Ever log into facebook, only to find your news feed bombarded with one particular friend’s automatically imported tweets littering the entire screen? Or on twitter, the entire screen filled with updates cut off mid-sentence, requiring you to mozy on over to facebook to read an entire thought? At times it feels like an endless technological merry-go-round, with carbon-copied thoughts blasting your twitter, facebook, friendfeed, buzz, linkedin, and tumblr stream all at once.
With the rapid pace of innovation in the social networking sphere, more and more people feel compelled to join up and manage their presence in countless places. It became just too time-consuming to manually update twitter, facebook, linkedin, friendfeed, and tumblr individually, so why not automate that process, save yourself some time, and reach a broader audience all at once? Makes sense, right? As is often the case, the devil is in the details, and once implemented, just creates a mindless mess.
This problem crystalized, for me, earlier this year when a good friend of mine sent an e-mail to let me know he was disconnecting from me on linkedin. I didn’t take offense, we’re great friends and connected on facebook and other places on the web, and I was surprised he even took the time to send an e-mail; so many of us would simply disconnect and move on. But his reasoning really resonated with me- linkedin, for him, was a place to network professionally, and my never-ending imported tweets were littering his feed, clouding the purpose of the site for him.
This simple e-mail provided a catalyst to re-think my approach to social media, why I join certain sites, how I engage different audiences, and how my participation (or passive automation) affects my network of friends and followers.
I came out of this process of self-rediscovery with some important lessons:
- Have a reason, a goal, for maintaining a profile or presence on networking sites: Why are you on facebook? Is it to connect with friends, share photos, network with professionals in your field? Simply joining because “everyone is on facebook” is not a reason itself.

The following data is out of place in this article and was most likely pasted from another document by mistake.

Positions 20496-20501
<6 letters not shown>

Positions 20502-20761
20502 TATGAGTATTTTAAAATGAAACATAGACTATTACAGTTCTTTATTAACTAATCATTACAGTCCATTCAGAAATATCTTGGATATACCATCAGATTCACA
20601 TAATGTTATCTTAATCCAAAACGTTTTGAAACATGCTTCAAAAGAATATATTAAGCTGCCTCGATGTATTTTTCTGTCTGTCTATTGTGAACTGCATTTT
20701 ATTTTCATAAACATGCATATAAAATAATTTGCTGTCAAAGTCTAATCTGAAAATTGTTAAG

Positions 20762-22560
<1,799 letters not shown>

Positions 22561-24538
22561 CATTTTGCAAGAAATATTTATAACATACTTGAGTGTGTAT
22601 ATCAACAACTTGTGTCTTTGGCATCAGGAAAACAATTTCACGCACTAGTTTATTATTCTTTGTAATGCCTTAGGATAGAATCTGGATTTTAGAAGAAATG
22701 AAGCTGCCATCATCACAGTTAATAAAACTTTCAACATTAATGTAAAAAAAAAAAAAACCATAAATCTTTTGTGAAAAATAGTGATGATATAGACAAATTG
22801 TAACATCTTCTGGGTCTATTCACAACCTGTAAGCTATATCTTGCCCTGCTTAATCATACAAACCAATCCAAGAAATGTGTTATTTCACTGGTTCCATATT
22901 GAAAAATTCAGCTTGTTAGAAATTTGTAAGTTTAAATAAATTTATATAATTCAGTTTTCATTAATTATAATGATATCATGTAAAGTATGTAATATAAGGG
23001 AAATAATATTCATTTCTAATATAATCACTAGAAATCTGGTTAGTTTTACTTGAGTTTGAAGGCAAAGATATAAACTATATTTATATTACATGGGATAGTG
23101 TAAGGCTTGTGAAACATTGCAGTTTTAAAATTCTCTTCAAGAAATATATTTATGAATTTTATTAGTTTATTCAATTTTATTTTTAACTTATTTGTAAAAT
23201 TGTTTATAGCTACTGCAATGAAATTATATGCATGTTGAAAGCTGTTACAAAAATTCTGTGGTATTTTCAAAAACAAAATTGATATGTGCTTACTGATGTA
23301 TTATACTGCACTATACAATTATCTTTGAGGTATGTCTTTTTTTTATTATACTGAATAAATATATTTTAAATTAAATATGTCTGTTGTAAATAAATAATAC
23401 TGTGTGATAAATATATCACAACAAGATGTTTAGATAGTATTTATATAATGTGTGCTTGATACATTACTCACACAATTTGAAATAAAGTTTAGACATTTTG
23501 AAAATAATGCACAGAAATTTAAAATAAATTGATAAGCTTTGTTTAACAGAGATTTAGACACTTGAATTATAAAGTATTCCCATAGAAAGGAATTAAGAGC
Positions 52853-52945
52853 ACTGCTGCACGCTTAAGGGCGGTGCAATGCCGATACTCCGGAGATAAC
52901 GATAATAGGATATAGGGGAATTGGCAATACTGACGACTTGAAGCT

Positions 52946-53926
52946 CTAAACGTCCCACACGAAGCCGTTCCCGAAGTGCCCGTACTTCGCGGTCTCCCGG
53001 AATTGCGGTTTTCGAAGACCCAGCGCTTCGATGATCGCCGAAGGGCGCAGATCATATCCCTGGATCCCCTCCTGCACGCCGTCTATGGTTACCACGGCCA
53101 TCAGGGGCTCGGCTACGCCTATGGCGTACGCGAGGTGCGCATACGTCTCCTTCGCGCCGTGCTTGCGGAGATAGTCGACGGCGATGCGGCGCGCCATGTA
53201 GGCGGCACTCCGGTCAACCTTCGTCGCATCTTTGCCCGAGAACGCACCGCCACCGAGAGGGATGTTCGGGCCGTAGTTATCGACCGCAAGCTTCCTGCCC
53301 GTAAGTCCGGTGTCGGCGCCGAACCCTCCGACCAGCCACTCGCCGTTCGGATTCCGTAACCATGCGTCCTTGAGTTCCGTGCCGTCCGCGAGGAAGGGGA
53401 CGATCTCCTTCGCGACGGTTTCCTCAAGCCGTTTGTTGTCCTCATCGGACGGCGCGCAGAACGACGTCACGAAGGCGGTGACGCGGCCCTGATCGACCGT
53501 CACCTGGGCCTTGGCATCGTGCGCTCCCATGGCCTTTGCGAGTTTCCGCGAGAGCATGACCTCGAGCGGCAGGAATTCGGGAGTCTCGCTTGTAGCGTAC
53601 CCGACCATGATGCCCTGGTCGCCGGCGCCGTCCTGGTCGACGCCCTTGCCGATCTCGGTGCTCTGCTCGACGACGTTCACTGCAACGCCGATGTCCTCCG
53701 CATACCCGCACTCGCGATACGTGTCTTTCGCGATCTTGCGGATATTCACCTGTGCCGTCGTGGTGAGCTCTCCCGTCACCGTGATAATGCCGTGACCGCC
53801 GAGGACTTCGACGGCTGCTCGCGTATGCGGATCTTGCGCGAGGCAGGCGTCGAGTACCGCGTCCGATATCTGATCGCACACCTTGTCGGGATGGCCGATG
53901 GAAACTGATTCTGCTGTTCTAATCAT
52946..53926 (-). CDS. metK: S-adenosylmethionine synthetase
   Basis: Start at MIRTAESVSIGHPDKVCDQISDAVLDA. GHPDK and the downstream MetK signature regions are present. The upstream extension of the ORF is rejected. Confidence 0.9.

Passive automation breeds indifference, and disengages your audience from your content: You may think that automatically feeding your content into as many places as possible is the best way to reach the largest audience, but doing so only reflects disrespect for your audience and the platform they’ve chosen to communicate with. Take, for example, two elected officials in Pennsylvania. Both are on twitter, both are on facebook, but one passively automates his tweets into facebook, while the other selectively posts his tweets onto facebook:
- As you can tell, the automated tweets from the politician on the left had left his followers disengaged, while the politician taking the time to selectively update his facebook page from twitter engages his audience. It’s a really basic concept- take the time to respect the platform you’re using, and your audience will reward you with their time and thoughts.
There’s no “right way” to use social networking sites, but still take the time to learn social norms: Everyone has different reasons and goals for connecting online. Anyone that tells you on twitter that “you’re doing it wrong” doesn’t know what they’re talking about. That said, just as you would behave differently in a corporate meeting with your boss than an after-hours happy hour with the boss, how you speak and interact on twitter is different than engaging with your friends on facebook.
How I speak and engage my audience at a large-scale rally is much different than how I engage my audience in a small workshop. We take these social norms for granted in the “real-world,” but sometimes forget these norms online. Seeing retweets (RTs) and hasthtags (#s) in facebook only lets your followers know you haven’t taken the time to thoughtfully post content onto your page, and it’s less likely that they will in turn take their time to thoughtfully comment or like your posts.
Social media, and the platforms we use to communicate and engage, will continue to evolve at a rapid pace, and with that evolution will come the overwhelming desire to automate content to save yourself time and effort- just remember that the less time and effort you put into your own content, the less time and effort your audience will put into engaging with you.